Arts Listings

Cal Poet Laureate Al Young and Barry Gifford Read at Moe’s on Monday

By Ken Bullock, Special to the Planet
Friday August 17, 2007

California Poet Laureate Al Young and well-known novelist and screenwriter Barry Gifford, both Berkeley residents, will read together in a felicitous doubleheader at Moe’s Books on Telegraph Ave. this coming Monday, August 20, at 7:30 p.m. as part of the Mondays at Moe’s series coordinated by Owen Hill. 

“I first met Al in 1970 when we read together at the Sonoma State Poetry Festival,” recalled Barry Gifford, “that was the weekend Ronald Reagan closed all the college campuses, so we had to move the reading to a barn on a farm nearby. I’ve stopped doing a lot of readings, but Owen called me and said Al had asked if I’d read with him at Moe’s, so I’ll make an exception. And since it’s a poetry reading, that’s what we’ll read!” 

Al Young remarked, “Barry and I have read together before, and it’s always been a hit, taking turns reading ... it’s always uproarious. He writes about eccentric people in weird situations, so people expect me to follow suit! I don’t—but my voice seems to compliment his.” 

Better known for his prose and screenplays, Gifford has published a fair-sized poetry bibliography, including some unusual editions which Moe’s will have on sale. A current publication is Las Quatras Reinas/The Four Queens, a bilingual edition from Mexico City (also published in Madrid), with photos by David Perry with whom Gifford worked on Border Town. 

“The translations are by Lara Emilio-Pacheco, daughter of the well-known Mexican writer Jose Emilio-Pacheco,” said Gifford. “It’s my first full-length bilingual poetry book, though I’ve been translated before, especially into French, by Nouvelle Revue Francaise.” I’ll read some other poems; it’s not often I’ve the chance to read poetry. And I never know what mood I’ll be in! But it’s a good occasion, and I’m glad the series with Owen has been ongoing.” 

Al Young will read from his new collection, Something About—“poems and prose poems centered around blues and jazz themes in particular. There are a lot of new and some older pieces in the book, which Source Books asked me to put together. Those themes run so heavily through everything I write, it was like shooting fish in a barrel.” The collection includes an audio book with both solo readings and readings backed by a band, including saxophonist Ralph Jones (”who played with Cannonball [Adderley]”), Detroit pianist Kenn Cox, Edwin Livingston on bass and Charles Eisenstadt on drums, performing at CalArts to an audience of high school students. He’ll also read from Coastal Nights and Inland Afternoons and The Sound of Dreams Remembered, which won the American Book Award in 2002.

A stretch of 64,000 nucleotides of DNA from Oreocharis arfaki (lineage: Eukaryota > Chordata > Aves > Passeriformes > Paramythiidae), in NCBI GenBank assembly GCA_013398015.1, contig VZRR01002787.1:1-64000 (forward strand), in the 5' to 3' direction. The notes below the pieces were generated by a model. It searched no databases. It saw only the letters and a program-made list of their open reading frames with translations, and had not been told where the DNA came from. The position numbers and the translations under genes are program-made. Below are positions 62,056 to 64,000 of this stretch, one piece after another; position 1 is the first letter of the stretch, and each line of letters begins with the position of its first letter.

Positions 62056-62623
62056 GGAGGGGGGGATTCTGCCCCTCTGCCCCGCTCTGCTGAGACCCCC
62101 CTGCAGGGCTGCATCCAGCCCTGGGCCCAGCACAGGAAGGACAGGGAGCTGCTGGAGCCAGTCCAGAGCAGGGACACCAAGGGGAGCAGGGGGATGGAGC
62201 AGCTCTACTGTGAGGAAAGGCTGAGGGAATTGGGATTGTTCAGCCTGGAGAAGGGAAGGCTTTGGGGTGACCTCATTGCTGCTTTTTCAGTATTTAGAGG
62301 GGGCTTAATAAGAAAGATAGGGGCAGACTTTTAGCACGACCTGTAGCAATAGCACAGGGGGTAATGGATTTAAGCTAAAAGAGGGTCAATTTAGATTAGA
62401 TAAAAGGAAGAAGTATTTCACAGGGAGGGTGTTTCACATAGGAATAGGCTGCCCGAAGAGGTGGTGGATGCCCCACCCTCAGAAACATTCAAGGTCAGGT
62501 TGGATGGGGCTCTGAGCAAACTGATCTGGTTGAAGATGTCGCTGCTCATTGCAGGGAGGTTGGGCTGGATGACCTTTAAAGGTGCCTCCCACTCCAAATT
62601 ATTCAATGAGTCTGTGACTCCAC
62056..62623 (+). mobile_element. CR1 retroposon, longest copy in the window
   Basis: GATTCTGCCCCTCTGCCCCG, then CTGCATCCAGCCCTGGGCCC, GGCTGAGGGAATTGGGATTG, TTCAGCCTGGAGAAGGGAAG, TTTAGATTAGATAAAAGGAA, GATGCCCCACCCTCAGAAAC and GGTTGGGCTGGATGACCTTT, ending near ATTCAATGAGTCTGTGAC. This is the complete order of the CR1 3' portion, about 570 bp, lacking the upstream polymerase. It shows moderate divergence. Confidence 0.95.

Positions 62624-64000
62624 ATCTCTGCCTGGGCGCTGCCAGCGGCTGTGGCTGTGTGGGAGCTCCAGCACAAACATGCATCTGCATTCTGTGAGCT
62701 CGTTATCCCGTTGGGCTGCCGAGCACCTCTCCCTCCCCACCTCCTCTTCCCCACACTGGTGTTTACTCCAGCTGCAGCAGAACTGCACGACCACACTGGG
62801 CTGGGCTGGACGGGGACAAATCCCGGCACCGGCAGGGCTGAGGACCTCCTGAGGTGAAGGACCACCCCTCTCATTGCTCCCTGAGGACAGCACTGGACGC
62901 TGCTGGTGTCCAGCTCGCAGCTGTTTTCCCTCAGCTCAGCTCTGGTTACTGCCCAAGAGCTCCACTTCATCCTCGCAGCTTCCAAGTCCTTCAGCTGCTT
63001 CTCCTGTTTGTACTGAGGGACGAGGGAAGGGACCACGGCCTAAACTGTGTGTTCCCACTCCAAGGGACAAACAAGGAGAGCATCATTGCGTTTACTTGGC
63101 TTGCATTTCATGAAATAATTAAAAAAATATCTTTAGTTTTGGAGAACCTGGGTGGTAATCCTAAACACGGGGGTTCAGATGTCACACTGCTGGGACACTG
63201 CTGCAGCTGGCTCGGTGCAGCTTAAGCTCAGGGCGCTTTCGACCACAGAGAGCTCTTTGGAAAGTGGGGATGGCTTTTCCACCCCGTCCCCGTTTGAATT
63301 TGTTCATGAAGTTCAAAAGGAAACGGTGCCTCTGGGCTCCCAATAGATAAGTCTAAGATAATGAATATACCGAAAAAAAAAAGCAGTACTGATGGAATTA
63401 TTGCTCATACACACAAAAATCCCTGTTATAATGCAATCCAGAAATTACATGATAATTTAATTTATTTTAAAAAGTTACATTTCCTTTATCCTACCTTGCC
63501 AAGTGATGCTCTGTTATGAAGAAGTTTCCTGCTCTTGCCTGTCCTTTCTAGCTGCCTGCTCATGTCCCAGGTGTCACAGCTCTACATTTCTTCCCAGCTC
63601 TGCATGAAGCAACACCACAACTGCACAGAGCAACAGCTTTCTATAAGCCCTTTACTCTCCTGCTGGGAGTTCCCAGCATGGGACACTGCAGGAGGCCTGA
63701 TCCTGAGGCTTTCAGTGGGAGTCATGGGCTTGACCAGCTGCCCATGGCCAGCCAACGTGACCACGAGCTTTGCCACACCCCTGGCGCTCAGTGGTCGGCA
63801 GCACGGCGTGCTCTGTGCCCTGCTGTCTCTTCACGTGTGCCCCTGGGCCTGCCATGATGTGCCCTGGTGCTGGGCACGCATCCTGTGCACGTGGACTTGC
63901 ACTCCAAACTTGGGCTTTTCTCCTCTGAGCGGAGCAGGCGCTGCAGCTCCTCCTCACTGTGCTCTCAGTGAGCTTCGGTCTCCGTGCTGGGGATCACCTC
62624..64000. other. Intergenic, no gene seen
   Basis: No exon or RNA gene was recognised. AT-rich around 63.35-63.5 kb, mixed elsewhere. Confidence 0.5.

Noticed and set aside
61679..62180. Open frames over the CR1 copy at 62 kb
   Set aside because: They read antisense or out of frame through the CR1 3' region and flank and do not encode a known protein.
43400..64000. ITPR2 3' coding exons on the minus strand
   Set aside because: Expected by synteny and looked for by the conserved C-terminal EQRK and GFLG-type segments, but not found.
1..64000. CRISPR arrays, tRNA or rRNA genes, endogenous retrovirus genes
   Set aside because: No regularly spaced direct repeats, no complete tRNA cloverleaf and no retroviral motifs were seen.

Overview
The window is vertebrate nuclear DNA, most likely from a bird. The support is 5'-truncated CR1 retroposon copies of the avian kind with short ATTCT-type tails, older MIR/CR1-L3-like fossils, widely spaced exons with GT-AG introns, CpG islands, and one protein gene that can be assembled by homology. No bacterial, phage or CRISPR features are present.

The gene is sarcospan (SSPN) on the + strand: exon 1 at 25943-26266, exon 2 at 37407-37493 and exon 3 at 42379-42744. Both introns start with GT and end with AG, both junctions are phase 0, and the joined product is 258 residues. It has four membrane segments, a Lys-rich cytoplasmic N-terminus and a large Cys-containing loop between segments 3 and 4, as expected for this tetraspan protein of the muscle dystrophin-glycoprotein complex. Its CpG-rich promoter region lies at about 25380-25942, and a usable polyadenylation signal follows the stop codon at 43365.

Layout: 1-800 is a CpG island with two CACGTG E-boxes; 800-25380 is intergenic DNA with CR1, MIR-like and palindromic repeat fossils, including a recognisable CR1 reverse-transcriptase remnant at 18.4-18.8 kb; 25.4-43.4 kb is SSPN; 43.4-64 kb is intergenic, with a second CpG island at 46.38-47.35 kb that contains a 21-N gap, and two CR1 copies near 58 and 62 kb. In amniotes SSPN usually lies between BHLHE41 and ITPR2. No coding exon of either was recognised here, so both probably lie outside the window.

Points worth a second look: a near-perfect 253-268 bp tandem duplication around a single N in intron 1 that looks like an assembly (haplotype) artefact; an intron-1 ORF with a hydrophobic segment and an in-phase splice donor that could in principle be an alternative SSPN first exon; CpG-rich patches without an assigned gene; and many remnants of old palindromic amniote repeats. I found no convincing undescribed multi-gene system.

“I sometimes get asked when I’m going to come out with a real book—meaning another forgettable novel,” Young said. “It lets me know just what the questioner thinks about poetry. It’s in poetry that the most important things get said. I’ve yet to hear somebody read from a novel at a wedding or a memorial service. Our society today is so narrative and graphic-oriented. And serious poetry is now mostly academic. Most poetry is personal narrative written in skinny lines. And then there’s vernacular poetry, hip-hop and performance poetry, which is unpredictable, always doing something strange—like blues, the irreducible radical in American society. You never know where it’s going to go.” 

Some of Gifford’s out-of-print poetry books will be available at the reading. “Barry opened up his archive,” said Owen Hill. Gifford explained, “When a poetry press sells, say, 500 copies, they don’t know what to do with the rest, so they give them to me in a box. Al’s published lots of books, and his house is filled with them. When he schleps off to Pakistan or someplace, it’s with a bag over his back like Santa Claus! I write poetry when it comes to me, then throw it in an envelope ora box. I don’t know what’s going on in poetry now. It’s receded back into the hands of the academics. Al and I are certainly independents.” 

Al Young will also read Sat. Aug. 25 at the Berkeley Jazz Festival.